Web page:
"CHAINED, NAKED, BEATEN WITH RODS, AND LASHED INTO OBEDIENCE!"
DIX, Dorothea Lynde. Memorial. To the Legislature of Massachusetts. [Boston: Munroe & Francis, 1843]. Octavo, modern blue paper wrappers; pp. 32. $750.
Second printing of Dorothea Dix's groundbreaking essay, presented to the Massachusetts Legislature, arguing for more humane treatment of the mentally ill and relating the horrifying details of the abuses inflicted upon them.
In 1843, social reformer "Dorothea Dix petitioned the Massachusetts Legislature to pay for an expansion of the state insane asylum in Worcester, an institution she believed offered a moral, curative treatment and a haven for indigent people with mental disabilities… She appealed to both the reason and the emotions of the legislators, and in her petition, she provided evidence of the horrific conditions under which the people with mental illnesses lived" (Disability History Museum). "In her lifetime, Dorothea Dix brought about significant changes in the care of the mentally ill in North America and Europe. Her work influenced conceptions about those held in prisons and asylums by identifying mental illness as a medical rather than moral issue. Her efforts helped pave the way for improved treatment of the mentally ill as well as the creation of more than 120 new mental health facilities" (ANB). "Dix's name is synonymous with her lifelong crusade to improve the lot of the mentally ill. The present work was the first of her many communications addressed to various state governments; it described, in plain, forceful language, the appalling conditions suffered by Massachusetts's indigent insane and mentally deficient persons, most of whom at that time were incarcerated in jails and almshouses and treated with either brutality or neglect" (Norman 643). Dix briefly left her mental illness advocacy work in order to become superintendent of U.S. Army nurses in 1861, at the beginning of the Civil War. She was as dogged in her advocacy for the soldiers as she had been for the mentally ill. After the war, Dix rededicated herself to the mentally ill, visiting institutions and lobbying legislators for change. "In her lifetime, Dorothea Dix brought about significant changes in the care of the mentally ill in North America and Europe. Her work influenced conceptions about those held in prisons and asylums by identifying mental illness as a medical rather than moral issue. Her efforts helped pave the way for improved treatment of the mentally ill as well as the creation of more than 120 new mental health facilities" (ANB). Dix is now recognized as the first American woman lobbyist of national importance (Mark & Schwaab, 184-87). Dix authorized this printing to provide copies for activists and philanthropists. She also added a note to this printing expressing her belief that the conditions in Massachusetts were reflective of the conditions of asylums nationwide. See Sabin 20336. Contemporary owner signature of George Stodart Blackie, a Scottish-American physician who spent much of his life in Tennessee working in various medical positions, including during the Civil War for the Confederacy.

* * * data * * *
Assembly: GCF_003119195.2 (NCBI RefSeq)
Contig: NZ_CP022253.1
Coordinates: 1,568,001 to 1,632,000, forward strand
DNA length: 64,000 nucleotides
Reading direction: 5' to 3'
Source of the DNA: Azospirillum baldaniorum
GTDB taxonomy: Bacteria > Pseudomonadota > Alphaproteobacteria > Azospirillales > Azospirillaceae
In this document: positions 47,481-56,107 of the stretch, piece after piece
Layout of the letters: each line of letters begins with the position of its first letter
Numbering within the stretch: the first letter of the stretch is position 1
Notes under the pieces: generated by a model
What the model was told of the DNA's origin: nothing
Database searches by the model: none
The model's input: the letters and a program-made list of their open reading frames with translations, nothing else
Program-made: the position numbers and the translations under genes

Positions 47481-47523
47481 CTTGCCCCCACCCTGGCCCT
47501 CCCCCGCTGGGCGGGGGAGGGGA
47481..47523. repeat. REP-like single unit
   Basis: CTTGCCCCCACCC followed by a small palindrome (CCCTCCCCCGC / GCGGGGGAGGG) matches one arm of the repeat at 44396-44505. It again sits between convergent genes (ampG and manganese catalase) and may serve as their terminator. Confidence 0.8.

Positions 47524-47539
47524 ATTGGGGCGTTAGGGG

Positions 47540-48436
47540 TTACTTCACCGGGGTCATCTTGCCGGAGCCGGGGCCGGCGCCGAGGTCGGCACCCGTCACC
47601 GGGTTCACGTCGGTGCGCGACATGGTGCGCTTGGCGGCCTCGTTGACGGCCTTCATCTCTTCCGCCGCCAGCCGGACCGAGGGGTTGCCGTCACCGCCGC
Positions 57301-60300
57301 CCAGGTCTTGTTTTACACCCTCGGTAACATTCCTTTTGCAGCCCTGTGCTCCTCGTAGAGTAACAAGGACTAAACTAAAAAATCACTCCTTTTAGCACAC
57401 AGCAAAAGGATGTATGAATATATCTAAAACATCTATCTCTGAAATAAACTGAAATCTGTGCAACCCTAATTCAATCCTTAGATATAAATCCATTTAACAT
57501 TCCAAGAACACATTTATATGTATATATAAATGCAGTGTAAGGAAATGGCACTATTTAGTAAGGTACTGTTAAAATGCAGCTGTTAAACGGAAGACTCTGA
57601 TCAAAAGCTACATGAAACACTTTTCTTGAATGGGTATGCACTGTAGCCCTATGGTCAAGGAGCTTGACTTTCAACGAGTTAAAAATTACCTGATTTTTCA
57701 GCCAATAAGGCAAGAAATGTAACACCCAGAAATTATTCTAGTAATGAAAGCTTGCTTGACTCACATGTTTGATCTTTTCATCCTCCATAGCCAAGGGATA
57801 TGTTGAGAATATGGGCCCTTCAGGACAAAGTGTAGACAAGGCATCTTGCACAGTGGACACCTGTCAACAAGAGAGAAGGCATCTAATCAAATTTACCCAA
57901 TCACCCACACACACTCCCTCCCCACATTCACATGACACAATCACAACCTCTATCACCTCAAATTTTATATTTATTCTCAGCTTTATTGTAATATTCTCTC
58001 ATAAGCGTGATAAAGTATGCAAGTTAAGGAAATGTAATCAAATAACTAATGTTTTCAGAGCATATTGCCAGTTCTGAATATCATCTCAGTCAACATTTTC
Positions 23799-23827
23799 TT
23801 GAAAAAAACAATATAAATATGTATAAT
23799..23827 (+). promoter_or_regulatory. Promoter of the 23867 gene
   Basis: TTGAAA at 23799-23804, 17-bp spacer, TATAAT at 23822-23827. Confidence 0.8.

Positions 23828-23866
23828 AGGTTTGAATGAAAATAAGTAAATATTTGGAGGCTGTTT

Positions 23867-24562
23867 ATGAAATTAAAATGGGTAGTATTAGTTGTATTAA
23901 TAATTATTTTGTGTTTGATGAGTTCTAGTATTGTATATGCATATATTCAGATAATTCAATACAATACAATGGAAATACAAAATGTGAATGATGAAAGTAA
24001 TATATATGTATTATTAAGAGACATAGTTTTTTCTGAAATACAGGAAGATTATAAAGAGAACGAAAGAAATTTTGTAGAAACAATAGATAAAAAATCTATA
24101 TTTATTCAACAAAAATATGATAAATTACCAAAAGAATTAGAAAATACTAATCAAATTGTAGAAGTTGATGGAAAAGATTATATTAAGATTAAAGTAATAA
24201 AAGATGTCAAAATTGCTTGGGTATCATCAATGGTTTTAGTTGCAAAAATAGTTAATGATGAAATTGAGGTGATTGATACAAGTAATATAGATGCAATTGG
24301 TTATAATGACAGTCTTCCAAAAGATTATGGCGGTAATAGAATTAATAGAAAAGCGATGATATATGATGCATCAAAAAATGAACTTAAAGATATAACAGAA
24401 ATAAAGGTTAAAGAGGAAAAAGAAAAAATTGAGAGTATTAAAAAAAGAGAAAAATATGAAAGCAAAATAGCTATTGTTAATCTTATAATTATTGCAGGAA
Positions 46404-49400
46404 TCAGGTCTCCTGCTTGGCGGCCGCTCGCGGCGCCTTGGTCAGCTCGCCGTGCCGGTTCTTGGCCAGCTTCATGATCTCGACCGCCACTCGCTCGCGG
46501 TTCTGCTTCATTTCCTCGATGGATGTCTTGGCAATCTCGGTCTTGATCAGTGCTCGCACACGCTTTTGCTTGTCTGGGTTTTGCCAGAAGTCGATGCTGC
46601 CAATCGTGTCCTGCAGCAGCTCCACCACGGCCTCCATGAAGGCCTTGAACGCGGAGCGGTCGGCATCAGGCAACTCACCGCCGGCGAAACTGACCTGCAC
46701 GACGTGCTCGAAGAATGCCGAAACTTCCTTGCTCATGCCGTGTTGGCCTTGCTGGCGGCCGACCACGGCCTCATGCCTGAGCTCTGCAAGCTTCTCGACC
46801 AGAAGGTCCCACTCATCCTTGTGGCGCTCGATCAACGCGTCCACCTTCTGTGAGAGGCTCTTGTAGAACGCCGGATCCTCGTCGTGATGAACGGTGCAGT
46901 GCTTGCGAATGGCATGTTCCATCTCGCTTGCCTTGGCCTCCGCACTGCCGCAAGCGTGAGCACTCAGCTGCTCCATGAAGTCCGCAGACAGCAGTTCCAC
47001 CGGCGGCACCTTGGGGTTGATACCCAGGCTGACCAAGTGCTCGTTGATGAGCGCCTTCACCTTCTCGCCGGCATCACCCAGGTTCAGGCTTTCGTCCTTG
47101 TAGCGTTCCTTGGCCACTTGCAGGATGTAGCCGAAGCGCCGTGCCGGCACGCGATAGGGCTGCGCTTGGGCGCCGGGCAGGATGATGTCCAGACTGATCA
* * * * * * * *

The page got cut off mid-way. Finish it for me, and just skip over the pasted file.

Mild embrowning to interior, slight soiling to final page of text, minor creasing to modern wrappers. Near-fine condition.